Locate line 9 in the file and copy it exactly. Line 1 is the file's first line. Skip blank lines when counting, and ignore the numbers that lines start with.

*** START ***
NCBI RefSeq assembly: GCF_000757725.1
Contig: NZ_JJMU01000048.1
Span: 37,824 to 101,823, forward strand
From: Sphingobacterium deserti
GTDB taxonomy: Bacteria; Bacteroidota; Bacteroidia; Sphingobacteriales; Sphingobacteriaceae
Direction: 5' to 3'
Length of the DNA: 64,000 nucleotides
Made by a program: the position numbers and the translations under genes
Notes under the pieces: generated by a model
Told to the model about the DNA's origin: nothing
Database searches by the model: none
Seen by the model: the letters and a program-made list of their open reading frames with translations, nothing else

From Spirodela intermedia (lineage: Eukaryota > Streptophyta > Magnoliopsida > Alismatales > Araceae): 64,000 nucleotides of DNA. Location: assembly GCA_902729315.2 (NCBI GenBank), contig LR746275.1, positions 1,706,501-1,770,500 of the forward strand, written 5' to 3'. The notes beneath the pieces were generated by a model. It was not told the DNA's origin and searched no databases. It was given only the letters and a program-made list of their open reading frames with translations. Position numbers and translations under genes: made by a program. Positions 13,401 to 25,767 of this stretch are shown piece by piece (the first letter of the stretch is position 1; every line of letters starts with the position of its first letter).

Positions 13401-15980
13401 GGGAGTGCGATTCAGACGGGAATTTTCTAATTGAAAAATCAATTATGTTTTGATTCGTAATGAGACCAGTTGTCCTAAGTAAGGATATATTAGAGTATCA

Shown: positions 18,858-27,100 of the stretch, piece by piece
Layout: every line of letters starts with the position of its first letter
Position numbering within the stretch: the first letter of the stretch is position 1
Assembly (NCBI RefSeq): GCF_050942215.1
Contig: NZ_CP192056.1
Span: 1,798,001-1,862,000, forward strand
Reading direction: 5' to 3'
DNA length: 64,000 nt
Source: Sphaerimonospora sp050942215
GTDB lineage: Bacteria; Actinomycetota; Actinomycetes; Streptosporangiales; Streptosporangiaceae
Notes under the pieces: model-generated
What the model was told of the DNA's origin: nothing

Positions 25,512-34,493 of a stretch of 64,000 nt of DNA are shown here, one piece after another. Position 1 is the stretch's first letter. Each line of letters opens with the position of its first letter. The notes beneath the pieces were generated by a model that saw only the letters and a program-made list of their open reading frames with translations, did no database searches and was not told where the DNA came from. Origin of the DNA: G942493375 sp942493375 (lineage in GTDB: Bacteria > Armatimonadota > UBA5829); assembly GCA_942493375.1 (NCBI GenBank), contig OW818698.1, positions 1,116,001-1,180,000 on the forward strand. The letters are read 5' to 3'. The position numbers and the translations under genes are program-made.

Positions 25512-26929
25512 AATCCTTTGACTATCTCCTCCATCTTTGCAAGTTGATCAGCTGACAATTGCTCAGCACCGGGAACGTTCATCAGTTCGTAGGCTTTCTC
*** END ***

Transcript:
Notes under the pieces: generated by a model